“[A] Sign Cryptocurrency Is Dead”…

“The Crypto Party Is Over”…

“Cryptocurrencies Melt Down in a ‘Perfect Storm’ of Fear and Panic”…

With headlines like these all over the mainstream media, it’s no wonder investors are scared. And recent price action hasn’t helped…

Since its peak last fall, bitcoin (BTC) has fallen 69%.

The world’s second-most valuable crypto asset, ether (ETH), has sunk 76%.

And the crypto market cap – the sum value of all tradeable cryptos – is more than 67% below its peak.

Last weekend, roughly $2 trillion were wiped out in crypto assets in the crash that tanked bitcoin more than 70% from its November high.

As I (Chris Lowe) mentioned yesterday, this has readers worried about the fate of their digital assets. And they’re fighting the urge to sell…

I understand.

But as I’ve been telling you, panic selling is the worst thing you can do. In fact, the bullish market for crypto is strong as ever…

As our crypto investing expert, Teeka Tiwari, has been reassuring readers, the current storm will later look like a minor blip – like the six worse crashes before it.

Crypto is still going mainstream. And it will soar again.

So now is the time to hold on to those investments… and consider buying to profit from the dips. Today, in this week’s mailbag edition of the Cut, you’ll hear more from Teeka on the “ugly” crypto market – and what you can do to protect and grow your wealth.

You’ll also hear from Wall Street whistleblower Nomi Prins on why gold is still a reliable long-term investment to fight inflation.

And tech expert Jeff Brown shows what the future holds for America’s energy supply.

We’ll kick things off with a question for Teeka…

Reader question: If so much investment capital is flowing into crypto, why is the bottom seemingly falling out of it?

– Al W.

Teeka’s response: The crypto market is ugly right now. And I’m not sure it’s done being ugly.

The big question is whether there will be another bear market like the so-called “Crypto Winter.” From the end of 2017 through December 2018, bitcoin plummeted more than 80%. And ether plunged 90%.

I don’t think we’ll see those kinds of price falls this time around.

During the Crypto Winter bear market, many of the use cases for these blockchain projects were completely theoretical.

Only at the end of 2019 and early 2020 did a lot of these use cases start becoming real. Commerce began across these digital platforms.

That’s also when investors started allocating tens of billions of dollars to them. And there are many more platforms in the market now than there were back then.

What we’re experiencing right now is certainly a bear market – a peak-to-trough drop of 20% or more. But it’s a cyclical one, not a secular one.

Secular means long-term. Secular bull markets can span decades – like the one in U.S. stocks from 1982 to 2000.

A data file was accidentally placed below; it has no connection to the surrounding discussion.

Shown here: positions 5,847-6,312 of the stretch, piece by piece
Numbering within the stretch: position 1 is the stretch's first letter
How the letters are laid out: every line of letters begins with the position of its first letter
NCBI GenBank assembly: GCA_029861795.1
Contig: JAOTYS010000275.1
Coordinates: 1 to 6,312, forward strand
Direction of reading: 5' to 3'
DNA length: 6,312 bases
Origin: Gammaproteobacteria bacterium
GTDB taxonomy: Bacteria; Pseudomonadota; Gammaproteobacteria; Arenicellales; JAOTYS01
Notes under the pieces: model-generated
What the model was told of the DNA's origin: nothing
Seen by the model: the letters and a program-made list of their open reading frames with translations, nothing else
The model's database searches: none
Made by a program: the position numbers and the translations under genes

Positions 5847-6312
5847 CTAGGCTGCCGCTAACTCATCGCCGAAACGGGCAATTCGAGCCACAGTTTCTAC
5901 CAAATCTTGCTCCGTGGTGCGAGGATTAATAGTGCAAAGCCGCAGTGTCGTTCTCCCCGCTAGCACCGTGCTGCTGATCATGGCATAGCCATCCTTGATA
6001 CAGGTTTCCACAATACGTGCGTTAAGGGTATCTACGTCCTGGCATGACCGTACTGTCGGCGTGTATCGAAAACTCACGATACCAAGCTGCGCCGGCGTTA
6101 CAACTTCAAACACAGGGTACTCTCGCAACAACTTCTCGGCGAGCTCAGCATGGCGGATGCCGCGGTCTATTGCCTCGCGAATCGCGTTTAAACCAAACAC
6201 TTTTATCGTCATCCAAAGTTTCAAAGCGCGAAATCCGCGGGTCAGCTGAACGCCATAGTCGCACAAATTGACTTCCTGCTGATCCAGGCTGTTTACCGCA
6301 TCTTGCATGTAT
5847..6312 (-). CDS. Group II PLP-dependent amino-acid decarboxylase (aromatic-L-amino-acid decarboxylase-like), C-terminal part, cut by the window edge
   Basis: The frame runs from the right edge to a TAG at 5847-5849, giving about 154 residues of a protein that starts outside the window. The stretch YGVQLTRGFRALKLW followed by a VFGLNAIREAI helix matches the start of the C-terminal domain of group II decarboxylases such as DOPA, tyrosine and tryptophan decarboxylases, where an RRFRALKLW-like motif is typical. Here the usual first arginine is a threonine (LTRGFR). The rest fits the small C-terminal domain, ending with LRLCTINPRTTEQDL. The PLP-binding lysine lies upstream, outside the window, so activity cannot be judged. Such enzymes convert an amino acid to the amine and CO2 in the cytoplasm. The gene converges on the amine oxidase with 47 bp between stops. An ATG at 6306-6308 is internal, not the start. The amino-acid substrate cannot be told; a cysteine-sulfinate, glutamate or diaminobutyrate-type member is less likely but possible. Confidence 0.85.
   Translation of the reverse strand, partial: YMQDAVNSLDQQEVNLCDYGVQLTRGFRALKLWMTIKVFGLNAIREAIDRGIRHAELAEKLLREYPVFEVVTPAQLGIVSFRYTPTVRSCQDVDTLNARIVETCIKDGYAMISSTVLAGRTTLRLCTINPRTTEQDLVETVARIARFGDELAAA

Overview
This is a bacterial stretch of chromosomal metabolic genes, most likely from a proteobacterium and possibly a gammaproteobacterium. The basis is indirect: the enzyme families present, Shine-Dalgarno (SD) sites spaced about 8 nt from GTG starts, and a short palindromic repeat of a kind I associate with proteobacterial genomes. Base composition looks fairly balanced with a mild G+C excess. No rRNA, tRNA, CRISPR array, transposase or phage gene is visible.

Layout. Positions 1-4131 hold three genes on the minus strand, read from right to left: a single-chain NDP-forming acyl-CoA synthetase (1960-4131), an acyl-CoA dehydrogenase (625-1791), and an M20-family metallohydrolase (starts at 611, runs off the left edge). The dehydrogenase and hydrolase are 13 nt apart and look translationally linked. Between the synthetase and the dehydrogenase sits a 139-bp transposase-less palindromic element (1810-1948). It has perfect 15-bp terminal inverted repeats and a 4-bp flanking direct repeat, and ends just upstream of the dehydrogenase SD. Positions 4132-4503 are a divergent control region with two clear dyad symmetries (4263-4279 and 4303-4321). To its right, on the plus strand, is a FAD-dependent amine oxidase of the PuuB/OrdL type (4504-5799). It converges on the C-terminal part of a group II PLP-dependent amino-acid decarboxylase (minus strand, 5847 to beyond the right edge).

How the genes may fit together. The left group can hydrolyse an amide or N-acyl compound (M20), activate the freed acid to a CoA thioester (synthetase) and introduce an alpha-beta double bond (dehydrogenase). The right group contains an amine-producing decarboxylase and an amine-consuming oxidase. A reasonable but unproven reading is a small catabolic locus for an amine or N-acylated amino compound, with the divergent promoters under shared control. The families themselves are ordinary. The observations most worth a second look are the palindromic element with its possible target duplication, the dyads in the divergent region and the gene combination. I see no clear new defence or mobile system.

But within those secular bull markets you can have cyclical – or shorter-term – bear markets.

The Black Monday crash on October 19, 1987, springs to mind. It happened in the context of a nearly two-decade secular bull market. But it still took the Dow down 22.6% in a single day. That was the biggest one-day drop for the Dow in history.

In that same period, we had a mini crash in 1989 and a crash in 1991.

Many investors confused these short-term bear markets with the end of the long-term bull market. And that was a mistake.

If you had known the bull market was still raging, all you had to do to crush every money manager was hold for the long run.

Even better, every time the market retreated, you could have bought blue-chip stocks at steep discounts. That was a winning strategy for 18 years.

The same goes for crypto today. We’re in a long-term bull market in crypto. It’ll last a very long time.

And I don’t think we’ll return to the days of 80% or 90% drops in blue-chip cryptos such as bitcoin and ether. I think the market has gotten wide enough, and the liquidity deep enough.

In the early days, mostly individual investors owned crypto. Way more institutional investors are entering crypto now, including Block (SQ), Meta Platforms (FB), and Microsoft (MSFT).

They have much deeper pockets. They’re longer-term thinkers. And they’re not afraid of volatility.

So you shouldn’t worry this is the end of the crypto bull market. As I tell my readers all the time, the kind of volatility we’re seeing in crypto is the price you pay for a shot at truly life-changing wealth.

Next, a question about our favorite yellow metal – gold.

In the past, it’s been one of the most reliable ways to preserve your wealth in times of high inflation.

It’s a hard asset – meaning it’s hard to produce more of it. And there’s a fixed amount of gold on Earth… about one ounce per adult alive today.

But since COVID-19 first tanked markets in March 2020, gold has let investors down.

The VanEck Gold Miners ETF (GDX) is a good stand-in for the wider gold mining industry. Since the worst of the pandemic-induced sell-offs, it’s been trading more or less flat.

One of your fellow readers wants to know what’s going on. So we reached out to Nomi.

She’s a former global investment banker who now helps regular folks navigate – and profit from – the market distortions caused by central banks’ massive money creation.

And she warns that it’s too soon for investors to give up on gold…

Reader question: Hi, Nomi. I like how you think. You are a welcome addition to Legacy!